» Add other authors (60 possible)

Author nameRoleType of authorWork?Status
Woolf, Virginiaprimary authorall editionsconfirmed
Bell, VanessaCover artistsecondary authorsome editionsconfirmed
Brunt, NiniTranslatorsecondary authorsome editionsconfirmed
Hämäläinen, KyllikkiTranslatorsecondary authorsome editionsconfirmed
Risvik, KariTranslatorsecondary authorsome editionsconfirmed
Scalero, AlessandraTranslatorsecondary authorsome editionsconfirmed
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Mrs. Dalloway said she would buy the flowers herself.

For Lucy had her work cut out for her. The doors would be taken off their hinges; Rumpelmayer’s men were coming. And then, thought Clarissa Dalloway, what a morning—fresh as if issued to children on a beach.
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"Mrs. Dalloway," "Mrs. Dalloway's Party," "The Mrs. Dalloway Reader," and "Mrs. Dalloway" in combination with other titles (e.g., "The Waves" or "To the Lighthouse") are each distinct works or combinations of works. Please preserve these distinctions, and don't combine any of the other works with this one. Thank you.
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Amazon.com Amazon.com Review (ISBN 0156628708, Paperback)

As Clarissa Dalloway walks through London on a fine June morning, a sky-writing plane captures her attention. Crowds stare upwards to decipher the message while the plane turns and loops, leaving off one letter, picking up another. Like the airplane's swooping path, Virginia Woolf's Mrs. Dalloway follows Clarissa and those whose lives brush hers--from Peter Walsh, whom she spurned years ago, to her daughter Elizabeth, the girl's angry teacher, Doris Kilman, and war-shocked Septimus Warren Smith, who is sinking into madness.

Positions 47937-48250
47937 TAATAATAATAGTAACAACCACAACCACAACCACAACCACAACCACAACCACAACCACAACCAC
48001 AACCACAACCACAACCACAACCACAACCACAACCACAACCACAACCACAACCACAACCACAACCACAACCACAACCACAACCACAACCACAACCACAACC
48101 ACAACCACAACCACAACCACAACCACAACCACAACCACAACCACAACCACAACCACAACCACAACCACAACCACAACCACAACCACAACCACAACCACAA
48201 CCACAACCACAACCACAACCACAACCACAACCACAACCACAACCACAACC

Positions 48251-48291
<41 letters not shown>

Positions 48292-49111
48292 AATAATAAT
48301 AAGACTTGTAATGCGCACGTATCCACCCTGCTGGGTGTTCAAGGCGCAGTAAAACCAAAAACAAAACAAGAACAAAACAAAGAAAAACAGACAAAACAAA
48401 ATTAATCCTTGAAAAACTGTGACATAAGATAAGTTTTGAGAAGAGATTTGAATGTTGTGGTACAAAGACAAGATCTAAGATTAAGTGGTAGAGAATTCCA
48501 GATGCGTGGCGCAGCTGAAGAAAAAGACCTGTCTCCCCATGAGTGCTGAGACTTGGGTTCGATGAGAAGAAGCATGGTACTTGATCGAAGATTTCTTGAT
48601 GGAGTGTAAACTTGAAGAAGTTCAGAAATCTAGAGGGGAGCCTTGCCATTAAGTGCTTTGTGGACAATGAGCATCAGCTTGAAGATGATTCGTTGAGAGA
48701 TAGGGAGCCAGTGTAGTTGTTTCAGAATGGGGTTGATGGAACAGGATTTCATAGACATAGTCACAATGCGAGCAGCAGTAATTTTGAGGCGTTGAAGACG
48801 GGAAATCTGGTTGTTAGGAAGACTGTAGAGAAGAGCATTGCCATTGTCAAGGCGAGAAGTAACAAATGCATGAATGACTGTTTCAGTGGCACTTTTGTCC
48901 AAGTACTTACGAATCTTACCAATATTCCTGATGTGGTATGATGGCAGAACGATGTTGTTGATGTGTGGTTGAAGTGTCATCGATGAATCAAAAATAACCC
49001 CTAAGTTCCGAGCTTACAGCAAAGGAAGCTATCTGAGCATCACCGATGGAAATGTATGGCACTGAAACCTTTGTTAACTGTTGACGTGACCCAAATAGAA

As Mrs. Dalloway prepares for the party she is giving that evening, a series of events intrudes on her composure. Her husband is invited, without her, to lunch with Lady Bruton (who, Clarissa notes anxiously, gives the most amusing luncheons). Meanwhile, Peter Walsh appears, recently from India, to criticize and confide in her. His sudden arrival evokes memories of a distant past, the choices she made then, and her wistful friendship with Sally Seton.

Woolf then explores the relationships between women and men, and between women, as Clarissa muses, "It was something central which permeated; something warm which broke up surfaces and rippled the cold contact of man and woman, or of women together.... Her relation in the old days with Sally Seton. Had not that, after all, been love?" While Clarissa is transported to past afternoons with Sally, and as she sits mending her green dress, Warren Smith catapults desperately into his delusions. Although his troubles form a tangent to Clarissa's web, they undeniably touch it, and the strands connecting all these characters draw tighter as evening deepens. As she immerses us in each inner life, Virginia Woolf offers exquisite, painful images of the past bleeding into the present, of desire overwhelmed by society's demands. --Joannie Kervran Stangeland

(retrieved from Amazon Mon, 30 Sep 2013 14:00:07 -0400)

(see all 8 descriptions)

Depicts the events, thoughts, and actions of a single day in the life of Clarissa Dalloway.

(summary from another edition)

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Three editions of this book were published by Penguin Australia.

Editions: 0141182490, 0141198508, 024195679X